Habitat: Yellow Nutsedge is weedy forming colonies with its stoloniferous root system; small roundish tubers form on the roots. It grows in many environments and soil conditions from wet to dry-mesic, sun to shade, thus it is found in woods, open areas, lawns, and disturbed sites. Once established, it is difficult to eradicate.

Names: The genus name, Cyperus, is from the Greek name for Sedges. The species, esculentus, means 'edible', 'good to eat,' referring to the root tubers. The variety name leptostachyus means 'slender spiked'. The author name for the plant classification of the species - 'L.' refers to Carl Linnaeus (1707-1778), Swedish botanist and the developer of the binomial nomenclature of modern taxonomy. The author name for the variety -‘Boeckeler’ refers to Johan Otto Boeckeler (1803-1899), German apothecary and botanist of Oldenburg who specialized in the sedge family. A genus and several species are named for him.

Comparisons: Yellow Nutsedge is a member of the Cyperus subgroup Cyperus, the largest of the subgroups, and contains almost 400 species world-wide and 59 in North America. There are several look-a-like species, the closest found in Minnesota is C. strigosus, Straw-colored Flatsedge. In that species, the scales are deciduous, the stem has a corm-like base with stolons, and the inflorescence is more congested.

See bottom of page for notes on the Garden's planting history, distribution in Minnesota and North America, lore and other references.

inflorescence drawing

Above: Upper stem and inflorescence; note the long bracts at the base. Drawing from Britton, N.L., and A. Brown. 1913. An illustrated flora of the northern United States, Canada and the British Possessions. 3 vols. Charles Scribner's Sons, New York.

Below: Detail of a single spike with spikelets in flower and arranged around the rachis in a mostly perpendicular arrangement.


Below: 1st photo - maturing spikelets turning yellowish-brown. 2nd photo - the upper surface of a leaf blade showing the flanged 'V' shape.

maturing spikelets upper side of leaf blade

Below: 1st photo - sheath area of a leaf. 2nd photo - the inflorescence just starting to develop, with the 3 large base bracts in place.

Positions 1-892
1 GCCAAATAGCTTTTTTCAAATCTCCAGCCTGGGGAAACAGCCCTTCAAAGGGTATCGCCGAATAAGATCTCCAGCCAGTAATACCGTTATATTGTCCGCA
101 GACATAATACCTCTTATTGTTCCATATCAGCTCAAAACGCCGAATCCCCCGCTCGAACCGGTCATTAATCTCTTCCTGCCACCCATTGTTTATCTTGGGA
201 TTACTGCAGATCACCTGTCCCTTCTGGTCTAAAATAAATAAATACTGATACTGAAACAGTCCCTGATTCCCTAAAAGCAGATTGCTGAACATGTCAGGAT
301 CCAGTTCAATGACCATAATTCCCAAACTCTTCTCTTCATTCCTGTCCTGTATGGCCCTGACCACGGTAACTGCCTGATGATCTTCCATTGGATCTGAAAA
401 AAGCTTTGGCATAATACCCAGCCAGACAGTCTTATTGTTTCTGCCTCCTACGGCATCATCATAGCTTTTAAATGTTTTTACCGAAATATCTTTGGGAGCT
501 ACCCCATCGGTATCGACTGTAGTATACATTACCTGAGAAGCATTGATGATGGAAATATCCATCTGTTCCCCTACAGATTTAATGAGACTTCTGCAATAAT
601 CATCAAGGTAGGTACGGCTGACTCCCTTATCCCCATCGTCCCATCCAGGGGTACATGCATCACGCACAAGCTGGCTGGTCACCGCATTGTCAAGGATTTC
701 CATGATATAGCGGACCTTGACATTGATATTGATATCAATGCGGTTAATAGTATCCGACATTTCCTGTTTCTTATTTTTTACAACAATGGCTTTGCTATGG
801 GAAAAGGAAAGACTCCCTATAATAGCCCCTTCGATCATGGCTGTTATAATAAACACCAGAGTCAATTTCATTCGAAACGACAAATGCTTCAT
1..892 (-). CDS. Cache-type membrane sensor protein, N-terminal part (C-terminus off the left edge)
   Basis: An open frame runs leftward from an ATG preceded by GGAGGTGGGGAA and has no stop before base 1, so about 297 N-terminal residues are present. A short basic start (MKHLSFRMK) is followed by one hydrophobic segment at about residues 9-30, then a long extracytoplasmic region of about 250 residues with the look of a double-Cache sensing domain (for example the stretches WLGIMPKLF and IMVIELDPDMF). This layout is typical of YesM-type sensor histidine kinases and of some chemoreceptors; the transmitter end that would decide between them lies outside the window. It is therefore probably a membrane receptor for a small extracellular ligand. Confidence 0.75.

leaf sheath new spike emerging

Below: A more mature inflorescence with a basal spikelet and the stalks of the upper spikelets rising above it.

base of inflorescence

Below: The root system, which lacks a corm at the base of the stem.



Yellow Nutsedge is one of over 150 sedges native to Minnesota. On the nutsedges in Cyperus, there are 13 in Minnesota, three of those introduced. This species one of those introduced into North America and to the state and is found in about half of the state's counties with most of the absences in counties of the western half. In North America it is found in all the lower 48 states of the U. S. except Montana and Wyoming and in Canada it is known in Ontario, Quebec, Saskatchewan and Manitoba.

There does not seem to be any record of Cyperus esculentus in the Garden. A general Cyperus sp. has been listed on past census reports. Eloise Butler noted finding Cyperus strigosus in the Garden in 1914 and of planting it in 1916, '24, and '32. Martha Crone did not list sedges on her 1951 census so we don't know whether either species was in the Garden at that time.

References and site links

References: Plant characteristics are generally from sources 1A, 32, W2, W3, W7 & W8 plus others as specifically applied. Distribution principally from W1, W2 and 28C. Planting history generally from 1, 4 & 4a. Other sources by specific reference. See Reference List for details.

graphicIdentification booklet for most of the flowering forbs and small flowering shrubs of the Eloise Butler Wildflower Garden. Details Here.